Health care provider Kaiser Permanente said that its chairman and CEO, Bernard J. Tyson, died unexpectedly at the age of 60 on Nov. 10.
Tyson was the first African American to head Kaiser Permanente as CEO when he took that position in 2013 after filling a number of roles over three decades at the company.
No other details were provided in the company’s announcement, which said that Tyson died in his sleep.
Tyson is survived by his wife, Denise Bradley-Tyson, and three sons, Bernard J. Tyson Jr., Alexander and Charles.
Dr. Cozzette Lyons-Jones, president-elect of the Association of Black Women Physicians, said Tyson was scheduled to receive a Lifetime Achievement Award from ABWP the same that he passed away.
Noting Tyson’s impact on healthcare, Lyons-Jones said, “Mr. Tyson was revolutionary in tackling the barriers to achieving access to affordable, quality healthcare by caring about the whole person, including the context within which people live, work and socialize.
“A Black man, he championed the cause of health justice not only in his own community, but for all minority communities, individuals with mental illness, the disabled, and the LGBTQ+ community. Mr. Tyson left an indelible imprint on the healthcare landscape, without debate. ABWP was privileged to be the first organization to publicly pay tribute in the wake of the passing of this iconic man in our industry,” she added.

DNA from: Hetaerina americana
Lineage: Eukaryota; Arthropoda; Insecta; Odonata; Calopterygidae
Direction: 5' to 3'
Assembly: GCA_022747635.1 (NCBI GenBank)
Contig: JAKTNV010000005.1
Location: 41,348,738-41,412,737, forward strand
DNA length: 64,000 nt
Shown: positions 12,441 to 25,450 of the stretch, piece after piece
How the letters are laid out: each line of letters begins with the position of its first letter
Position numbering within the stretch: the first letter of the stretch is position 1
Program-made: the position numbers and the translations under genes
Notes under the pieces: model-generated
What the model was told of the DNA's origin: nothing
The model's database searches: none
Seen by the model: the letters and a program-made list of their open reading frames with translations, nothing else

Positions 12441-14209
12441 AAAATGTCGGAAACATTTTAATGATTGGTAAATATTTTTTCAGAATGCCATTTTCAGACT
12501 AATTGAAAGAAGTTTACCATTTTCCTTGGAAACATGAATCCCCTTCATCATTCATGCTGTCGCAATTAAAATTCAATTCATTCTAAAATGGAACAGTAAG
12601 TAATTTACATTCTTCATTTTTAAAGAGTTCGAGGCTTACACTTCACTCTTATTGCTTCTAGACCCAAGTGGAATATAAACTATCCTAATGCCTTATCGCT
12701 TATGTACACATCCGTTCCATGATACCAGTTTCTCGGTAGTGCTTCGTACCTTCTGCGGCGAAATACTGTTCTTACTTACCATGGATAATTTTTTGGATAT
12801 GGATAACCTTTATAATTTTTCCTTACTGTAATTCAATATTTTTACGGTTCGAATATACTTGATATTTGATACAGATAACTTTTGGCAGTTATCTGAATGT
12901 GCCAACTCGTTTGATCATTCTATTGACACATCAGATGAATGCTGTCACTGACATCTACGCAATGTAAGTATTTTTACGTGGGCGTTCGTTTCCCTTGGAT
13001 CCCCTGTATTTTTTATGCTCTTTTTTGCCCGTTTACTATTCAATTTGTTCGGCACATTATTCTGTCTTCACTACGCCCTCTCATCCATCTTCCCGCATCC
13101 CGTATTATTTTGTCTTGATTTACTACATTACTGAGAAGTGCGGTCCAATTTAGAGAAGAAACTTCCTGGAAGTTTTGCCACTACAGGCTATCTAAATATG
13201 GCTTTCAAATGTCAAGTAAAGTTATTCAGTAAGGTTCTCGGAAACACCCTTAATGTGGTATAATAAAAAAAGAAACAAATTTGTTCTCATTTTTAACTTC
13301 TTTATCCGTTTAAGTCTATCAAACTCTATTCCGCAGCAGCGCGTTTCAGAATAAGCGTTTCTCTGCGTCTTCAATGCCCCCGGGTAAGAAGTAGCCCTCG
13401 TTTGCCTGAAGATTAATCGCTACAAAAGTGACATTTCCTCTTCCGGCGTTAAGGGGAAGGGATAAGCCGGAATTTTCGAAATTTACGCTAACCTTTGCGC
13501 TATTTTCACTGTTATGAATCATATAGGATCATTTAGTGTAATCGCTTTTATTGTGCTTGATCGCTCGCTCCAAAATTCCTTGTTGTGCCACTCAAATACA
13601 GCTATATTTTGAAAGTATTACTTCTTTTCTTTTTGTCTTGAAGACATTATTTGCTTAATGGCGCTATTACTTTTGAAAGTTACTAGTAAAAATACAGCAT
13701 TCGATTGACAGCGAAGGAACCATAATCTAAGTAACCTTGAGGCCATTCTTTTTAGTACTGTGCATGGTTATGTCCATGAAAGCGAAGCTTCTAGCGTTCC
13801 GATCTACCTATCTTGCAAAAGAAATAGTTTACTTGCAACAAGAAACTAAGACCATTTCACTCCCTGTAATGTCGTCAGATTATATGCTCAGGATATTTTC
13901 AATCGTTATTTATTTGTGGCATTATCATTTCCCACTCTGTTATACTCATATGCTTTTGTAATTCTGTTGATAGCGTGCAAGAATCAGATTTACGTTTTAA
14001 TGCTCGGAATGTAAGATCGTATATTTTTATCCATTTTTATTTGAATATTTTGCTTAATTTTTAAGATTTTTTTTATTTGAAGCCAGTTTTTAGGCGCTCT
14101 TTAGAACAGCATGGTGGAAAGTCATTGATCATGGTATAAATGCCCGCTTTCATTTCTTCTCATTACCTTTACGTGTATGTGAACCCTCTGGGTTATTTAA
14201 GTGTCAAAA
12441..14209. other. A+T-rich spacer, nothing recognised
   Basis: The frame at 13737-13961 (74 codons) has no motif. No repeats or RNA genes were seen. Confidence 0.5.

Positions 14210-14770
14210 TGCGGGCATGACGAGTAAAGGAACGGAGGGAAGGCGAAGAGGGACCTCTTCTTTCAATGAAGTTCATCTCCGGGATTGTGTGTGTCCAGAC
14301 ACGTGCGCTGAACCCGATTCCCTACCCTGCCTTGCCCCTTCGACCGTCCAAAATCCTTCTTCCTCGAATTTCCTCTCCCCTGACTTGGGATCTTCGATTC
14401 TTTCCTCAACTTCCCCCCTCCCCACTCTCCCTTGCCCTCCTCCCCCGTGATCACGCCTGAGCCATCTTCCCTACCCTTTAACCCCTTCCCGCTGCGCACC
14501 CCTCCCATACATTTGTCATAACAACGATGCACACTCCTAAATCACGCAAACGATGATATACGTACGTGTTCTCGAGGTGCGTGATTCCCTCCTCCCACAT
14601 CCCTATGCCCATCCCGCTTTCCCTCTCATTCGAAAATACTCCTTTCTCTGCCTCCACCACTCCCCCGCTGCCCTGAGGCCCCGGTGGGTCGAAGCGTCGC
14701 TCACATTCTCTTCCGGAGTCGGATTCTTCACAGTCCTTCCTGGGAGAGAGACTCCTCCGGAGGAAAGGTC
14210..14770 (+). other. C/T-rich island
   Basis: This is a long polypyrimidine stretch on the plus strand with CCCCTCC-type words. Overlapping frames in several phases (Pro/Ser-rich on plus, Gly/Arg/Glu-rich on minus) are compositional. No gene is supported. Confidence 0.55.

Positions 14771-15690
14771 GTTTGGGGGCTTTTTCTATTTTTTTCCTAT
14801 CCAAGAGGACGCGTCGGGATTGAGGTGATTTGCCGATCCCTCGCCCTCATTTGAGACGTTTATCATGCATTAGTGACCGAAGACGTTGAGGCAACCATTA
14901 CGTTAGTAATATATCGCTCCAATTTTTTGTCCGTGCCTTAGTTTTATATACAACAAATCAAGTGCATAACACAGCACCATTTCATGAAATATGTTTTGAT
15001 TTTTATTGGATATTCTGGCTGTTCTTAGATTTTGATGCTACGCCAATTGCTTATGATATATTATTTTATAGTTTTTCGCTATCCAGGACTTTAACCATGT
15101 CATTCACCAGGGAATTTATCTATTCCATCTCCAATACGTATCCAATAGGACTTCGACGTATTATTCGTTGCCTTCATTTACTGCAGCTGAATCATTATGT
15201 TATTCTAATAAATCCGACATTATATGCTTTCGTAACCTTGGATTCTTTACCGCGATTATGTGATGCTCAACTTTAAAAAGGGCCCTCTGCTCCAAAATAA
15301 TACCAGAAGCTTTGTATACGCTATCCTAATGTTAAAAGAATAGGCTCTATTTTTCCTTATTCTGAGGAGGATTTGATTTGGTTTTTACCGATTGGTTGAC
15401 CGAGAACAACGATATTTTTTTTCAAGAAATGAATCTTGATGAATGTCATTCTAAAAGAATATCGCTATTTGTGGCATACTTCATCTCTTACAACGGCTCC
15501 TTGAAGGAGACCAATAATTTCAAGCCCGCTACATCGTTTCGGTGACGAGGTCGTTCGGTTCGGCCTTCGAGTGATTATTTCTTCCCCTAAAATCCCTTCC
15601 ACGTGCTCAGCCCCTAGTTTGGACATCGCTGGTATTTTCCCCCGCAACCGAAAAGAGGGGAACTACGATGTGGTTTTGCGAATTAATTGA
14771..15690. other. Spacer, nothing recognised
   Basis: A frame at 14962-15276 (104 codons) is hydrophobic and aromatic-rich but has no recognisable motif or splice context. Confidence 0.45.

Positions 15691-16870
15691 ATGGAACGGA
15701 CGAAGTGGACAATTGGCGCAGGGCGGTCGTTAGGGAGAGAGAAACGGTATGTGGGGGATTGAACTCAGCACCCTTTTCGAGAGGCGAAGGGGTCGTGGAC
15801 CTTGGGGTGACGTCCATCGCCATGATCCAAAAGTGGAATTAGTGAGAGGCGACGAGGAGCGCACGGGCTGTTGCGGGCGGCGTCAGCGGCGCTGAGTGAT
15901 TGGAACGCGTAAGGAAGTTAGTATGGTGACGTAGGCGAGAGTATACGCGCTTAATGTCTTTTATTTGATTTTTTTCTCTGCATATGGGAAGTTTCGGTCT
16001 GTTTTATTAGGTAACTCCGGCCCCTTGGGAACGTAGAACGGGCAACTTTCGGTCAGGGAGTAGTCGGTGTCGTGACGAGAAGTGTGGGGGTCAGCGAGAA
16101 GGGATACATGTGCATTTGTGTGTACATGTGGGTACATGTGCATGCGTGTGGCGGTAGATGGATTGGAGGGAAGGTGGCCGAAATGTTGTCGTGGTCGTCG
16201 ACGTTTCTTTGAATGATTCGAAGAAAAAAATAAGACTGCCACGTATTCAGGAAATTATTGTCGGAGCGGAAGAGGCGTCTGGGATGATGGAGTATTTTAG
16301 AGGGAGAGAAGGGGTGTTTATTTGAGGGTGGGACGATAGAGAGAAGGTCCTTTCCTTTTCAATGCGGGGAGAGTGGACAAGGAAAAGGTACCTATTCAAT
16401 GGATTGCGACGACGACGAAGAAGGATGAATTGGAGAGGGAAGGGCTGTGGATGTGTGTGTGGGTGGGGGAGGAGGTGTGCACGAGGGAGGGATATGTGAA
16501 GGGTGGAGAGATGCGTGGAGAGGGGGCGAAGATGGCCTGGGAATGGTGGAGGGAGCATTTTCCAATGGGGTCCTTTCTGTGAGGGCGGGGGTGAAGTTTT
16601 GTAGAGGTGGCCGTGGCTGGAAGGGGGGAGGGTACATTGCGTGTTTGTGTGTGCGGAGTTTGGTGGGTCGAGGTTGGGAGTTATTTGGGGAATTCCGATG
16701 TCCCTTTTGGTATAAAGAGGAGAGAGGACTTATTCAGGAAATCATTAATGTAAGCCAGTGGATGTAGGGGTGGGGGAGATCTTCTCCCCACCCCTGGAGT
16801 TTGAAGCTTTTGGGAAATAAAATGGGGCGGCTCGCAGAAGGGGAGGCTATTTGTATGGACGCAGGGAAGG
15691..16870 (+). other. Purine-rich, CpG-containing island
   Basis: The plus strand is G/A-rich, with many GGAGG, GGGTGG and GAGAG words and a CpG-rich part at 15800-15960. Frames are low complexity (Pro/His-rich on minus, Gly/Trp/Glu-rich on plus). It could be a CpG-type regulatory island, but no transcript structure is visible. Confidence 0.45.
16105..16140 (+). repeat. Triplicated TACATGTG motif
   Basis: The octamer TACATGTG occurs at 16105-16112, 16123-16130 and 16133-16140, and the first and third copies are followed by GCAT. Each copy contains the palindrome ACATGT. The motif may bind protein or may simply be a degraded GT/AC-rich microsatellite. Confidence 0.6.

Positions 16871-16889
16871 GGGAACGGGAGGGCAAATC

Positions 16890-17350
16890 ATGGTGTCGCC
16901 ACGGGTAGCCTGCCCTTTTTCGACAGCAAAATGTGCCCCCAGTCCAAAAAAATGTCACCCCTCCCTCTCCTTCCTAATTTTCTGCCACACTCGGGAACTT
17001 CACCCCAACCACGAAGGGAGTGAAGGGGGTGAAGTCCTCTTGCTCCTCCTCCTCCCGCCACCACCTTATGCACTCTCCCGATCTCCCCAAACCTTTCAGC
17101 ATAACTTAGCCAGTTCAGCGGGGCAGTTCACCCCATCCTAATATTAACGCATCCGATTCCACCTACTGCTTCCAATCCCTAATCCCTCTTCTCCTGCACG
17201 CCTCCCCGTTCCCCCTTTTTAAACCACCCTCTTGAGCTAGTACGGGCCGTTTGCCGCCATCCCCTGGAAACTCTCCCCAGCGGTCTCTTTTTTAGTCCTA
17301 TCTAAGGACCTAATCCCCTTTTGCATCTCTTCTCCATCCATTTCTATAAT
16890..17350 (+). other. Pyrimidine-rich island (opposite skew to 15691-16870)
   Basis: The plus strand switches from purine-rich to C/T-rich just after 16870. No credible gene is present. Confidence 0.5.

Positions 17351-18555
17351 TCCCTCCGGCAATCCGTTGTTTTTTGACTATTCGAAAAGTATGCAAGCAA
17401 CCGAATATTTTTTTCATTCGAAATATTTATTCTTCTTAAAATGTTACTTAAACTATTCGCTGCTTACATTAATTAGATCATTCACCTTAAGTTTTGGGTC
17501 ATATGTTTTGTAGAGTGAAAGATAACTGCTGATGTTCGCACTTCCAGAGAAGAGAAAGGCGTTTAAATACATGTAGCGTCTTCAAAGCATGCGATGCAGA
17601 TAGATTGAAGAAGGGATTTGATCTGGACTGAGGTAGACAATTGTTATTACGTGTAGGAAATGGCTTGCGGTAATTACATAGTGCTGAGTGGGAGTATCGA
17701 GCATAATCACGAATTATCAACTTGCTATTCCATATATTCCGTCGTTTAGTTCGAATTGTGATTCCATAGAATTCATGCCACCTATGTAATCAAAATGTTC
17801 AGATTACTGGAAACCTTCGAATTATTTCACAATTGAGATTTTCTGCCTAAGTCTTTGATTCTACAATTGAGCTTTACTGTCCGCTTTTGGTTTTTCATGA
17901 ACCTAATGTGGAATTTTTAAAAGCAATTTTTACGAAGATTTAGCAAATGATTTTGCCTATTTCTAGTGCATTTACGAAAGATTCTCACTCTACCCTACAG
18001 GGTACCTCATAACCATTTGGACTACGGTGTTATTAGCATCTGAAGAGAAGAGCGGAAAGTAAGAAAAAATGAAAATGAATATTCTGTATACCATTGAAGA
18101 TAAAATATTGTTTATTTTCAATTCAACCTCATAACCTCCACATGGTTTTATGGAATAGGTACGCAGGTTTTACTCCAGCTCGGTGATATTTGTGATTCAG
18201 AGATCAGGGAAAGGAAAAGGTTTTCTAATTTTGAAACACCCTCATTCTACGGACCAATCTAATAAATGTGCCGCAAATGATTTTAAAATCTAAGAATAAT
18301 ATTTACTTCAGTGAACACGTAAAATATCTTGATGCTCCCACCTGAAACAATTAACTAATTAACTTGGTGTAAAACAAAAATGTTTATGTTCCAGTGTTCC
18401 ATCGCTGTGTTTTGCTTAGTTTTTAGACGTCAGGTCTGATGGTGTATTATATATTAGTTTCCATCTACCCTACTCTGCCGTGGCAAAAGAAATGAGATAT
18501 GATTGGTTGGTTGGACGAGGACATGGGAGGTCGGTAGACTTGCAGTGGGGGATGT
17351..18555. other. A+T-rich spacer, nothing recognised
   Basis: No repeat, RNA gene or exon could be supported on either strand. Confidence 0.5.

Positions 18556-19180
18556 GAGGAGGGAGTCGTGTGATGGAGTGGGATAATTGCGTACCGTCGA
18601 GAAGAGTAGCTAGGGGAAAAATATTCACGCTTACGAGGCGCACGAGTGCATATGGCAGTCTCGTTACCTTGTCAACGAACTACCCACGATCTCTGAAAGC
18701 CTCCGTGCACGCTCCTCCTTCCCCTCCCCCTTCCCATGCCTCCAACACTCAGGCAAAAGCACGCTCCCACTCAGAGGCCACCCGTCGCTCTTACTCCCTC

The board of directors has named executive vice, President Gregory Adams as interim chairman and CEO.
Tyson, who worked at Kaiser Permanente for more than 30 years in roles including hospital administrator and chief operating officer, had been on Time magazine’s list of the world’s most influential people and one of the “Health Care 50.”
Executive committee chair, Edward Pei called Tyson “an exceptional colleague, a passionate leader and an honorable man.”
“We will greatly miss him,” Pei said in the company’s news release. He added that the board “has full confidence in Greg Adams’ ability to lead Kaiser Permanente through this unexpected transition.”
Oakland, California-based Kaiser Permanente grew under Tyson’s leadership from 9.1 million members and 174,000 employees to 12.3 million members and 218,000 employees, according to the company. Its network of 17,000 physicians grew to 23,000, and annual revenue increased from $53 billion to more than $82.8 billion.
The head of Covered California, an independent state agency that focuses on health insurance, said Tyson’s “vision and laser focus on increasing access, quality and affordable health care coverage for all has helped transform Kaiser and had a positive impact on the entire health care system.”
“His efforts will have a lasting imprint on California and the nation,” said the agency’s executive director, Peter Lee, in a statement.
Tyson also was on the boards of the American Heart Association and Salesforce. He was a member of the American Academy of Arts and Sciences, and deputy chairman of the Americas of the International Federation of Health Plans.
A native of the San Francisco Bay area, Tyson received a bachelor’s degree in health service management and an MBA in health service administration from Golden Gate University in San Francisco.
While at Kaiser Permanente, he was a member of the Bay Area Council, a business-led public policy organization advocating for a strong economy for area residents.